Still, Benedict Arnold had switched sides and even though this is the case, he was never very highly celebrated by his new countrymen. He died on the streets of England in 1801, at the age of 60 without any fanfare whatsoever. In America, his name has become synonymous with the word “traitor.”

Genealogically speaking, Benedict Arnold V’s mother was Hannah Waterman. Her parents were John Waterman and Elizabeth Lathrop (1679 – 1708). Though this is a familiar name, this Elizabeth Lathrop was the daughter of Samuel Lathrop Jr, (1650 – 1738) who was the brother of Joseph Lathrop Sr. Joseph Lathrop Sr. was the great granduncle of Benedict Arnold V and Joseph’s father Samuel Lathrop Sr. was benedict Arnold’s great-great-grandfather. One more way to look at it is that our 4th great-grandfather, Damiel Lathrop Sr. of New Milford, CT, who also fought in the American Rev.olution was the 3rd cousin of Benedict Arnold.

Shirley Temple

Shirley Temple (1928-2014) was the daughter of George Fransis Temple Sr. and Gertrude Amelia Krieger. George’s parents were Fransis M Temple and Cynthia Fell. Fransis’ parents were Reuben Smith Brown Temple and Jane Durham. Reuben was the son of Robert Temple and Eliza Allen. Eliza was the daughter of Hezikiah Allen and Elizabeth “Polly” Lathrop. Elizabeth was the daughter of Zacheriah Lathrop and Mehetable Cleveland. Zacheriah was the son of Wiliam Lathrop and William Lathrop was the son of Israel Lathrop (1659-1733) who was the brother of Joseph Lathrop Sr. So, Shirley Temple was the 6th great-granddaughter of Joseph Lathrop Sr.’s brother and therefore, the 7th great-granddaughter of Joseph’s father, Samuel Lathrop Sr., who is also our 8th great-grandfather. This means Shirley Temple and my father were 8th cousins and my sisters and cousins and I are Shiley Temple’s 8th cousin 1 time removed.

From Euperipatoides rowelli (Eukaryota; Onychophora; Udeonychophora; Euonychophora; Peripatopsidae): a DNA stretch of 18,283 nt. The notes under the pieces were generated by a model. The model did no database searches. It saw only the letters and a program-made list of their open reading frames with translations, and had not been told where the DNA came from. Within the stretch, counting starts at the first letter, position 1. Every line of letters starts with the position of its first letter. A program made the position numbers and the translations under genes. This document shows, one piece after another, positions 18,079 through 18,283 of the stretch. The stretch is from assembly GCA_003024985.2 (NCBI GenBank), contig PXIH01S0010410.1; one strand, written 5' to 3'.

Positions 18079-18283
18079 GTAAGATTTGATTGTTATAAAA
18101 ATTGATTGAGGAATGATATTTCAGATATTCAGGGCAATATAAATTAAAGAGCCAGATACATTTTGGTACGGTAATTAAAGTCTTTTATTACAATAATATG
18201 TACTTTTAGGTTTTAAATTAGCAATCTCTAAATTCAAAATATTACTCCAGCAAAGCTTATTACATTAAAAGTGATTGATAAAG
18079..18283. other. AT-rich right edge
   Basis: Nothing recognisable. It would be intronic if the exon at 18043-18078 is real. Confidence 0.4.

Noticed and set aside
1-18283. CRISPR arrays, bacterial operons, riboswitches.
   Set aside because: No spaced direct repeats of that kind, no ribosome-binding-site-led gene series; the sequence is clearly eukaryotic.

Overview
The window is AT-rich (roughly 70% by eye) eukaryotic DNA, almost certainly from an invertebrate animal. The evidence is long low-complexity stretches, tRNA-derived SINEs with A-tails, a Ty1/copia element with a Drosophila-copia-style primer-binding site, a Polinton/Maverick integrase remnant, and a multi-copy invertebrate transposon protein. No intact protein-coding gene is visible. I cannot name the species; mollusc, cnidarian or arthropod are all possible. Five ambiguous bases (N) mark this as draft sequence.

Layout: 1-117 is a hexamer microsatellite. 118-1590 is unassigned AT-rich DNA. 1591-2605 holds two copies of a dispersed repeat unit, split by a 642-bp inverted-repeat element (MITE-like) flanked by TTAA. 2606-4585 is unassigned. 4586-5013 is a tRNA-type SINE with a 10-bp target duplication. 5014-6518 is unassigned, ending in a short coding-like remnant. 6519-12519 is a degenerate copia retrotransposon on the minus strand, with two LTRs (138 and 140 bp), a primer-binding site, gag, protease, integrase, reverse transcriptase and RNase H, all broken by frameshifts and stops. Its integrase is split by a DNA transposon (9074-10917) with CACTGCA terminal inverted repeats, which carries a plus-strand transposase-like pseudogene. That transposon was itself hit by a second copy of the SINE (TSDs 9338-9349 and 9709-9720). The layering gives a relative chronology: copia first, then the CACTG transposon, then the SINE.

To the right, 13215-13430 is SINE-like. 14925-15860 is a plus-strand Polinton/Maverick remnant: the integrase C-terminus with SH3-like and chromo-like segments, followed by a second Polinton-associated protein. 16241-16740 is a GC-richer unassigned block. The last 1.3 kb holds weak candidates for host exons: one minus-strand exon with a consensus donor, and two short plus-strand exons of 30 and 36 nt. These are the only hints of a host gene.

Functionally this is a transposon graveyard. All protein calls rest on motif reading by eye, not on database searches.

Tuesday Weld

We start off Tuesday Weld’s genealogy by recapping Shiley Temple’s genealogy. Shirley Temple’s 7th great-grandfather was or 8th great-grandfather, Samiel Lathrop Sr. Her 6th great-grandfather was Israel Lathrop, her 5th great-grandfather was William Lathrop and her 4th great-grandfather was Zachariah Lathrop.

Tuesday Weld’s genealogy from our perspective, starts with Zachariah Lathrop’s brother, whose name was, believe it or not, Rev. John Lothrop (1740-1816). This is not a Rev. John Lothrop we are familiar with, but another Rev. John. Also, he is a Lothrop, who has a brother who is a Lathrop. Rev. John Lothrop has a daughter, Anna Lothrop who married Thomas Motley and had a daughter Anna L Motley who married Alfred Rodman. A daughter of theirs was Eloise Rodman who married Stephen Weld. They had a son Edward Motley Weld who married Sarah King. They had a son who was Lothrop Motley Weld. With his wife, Yosene Ker, they gave birth to Susan Ker Weld. We all know her better as Tuesday Weld.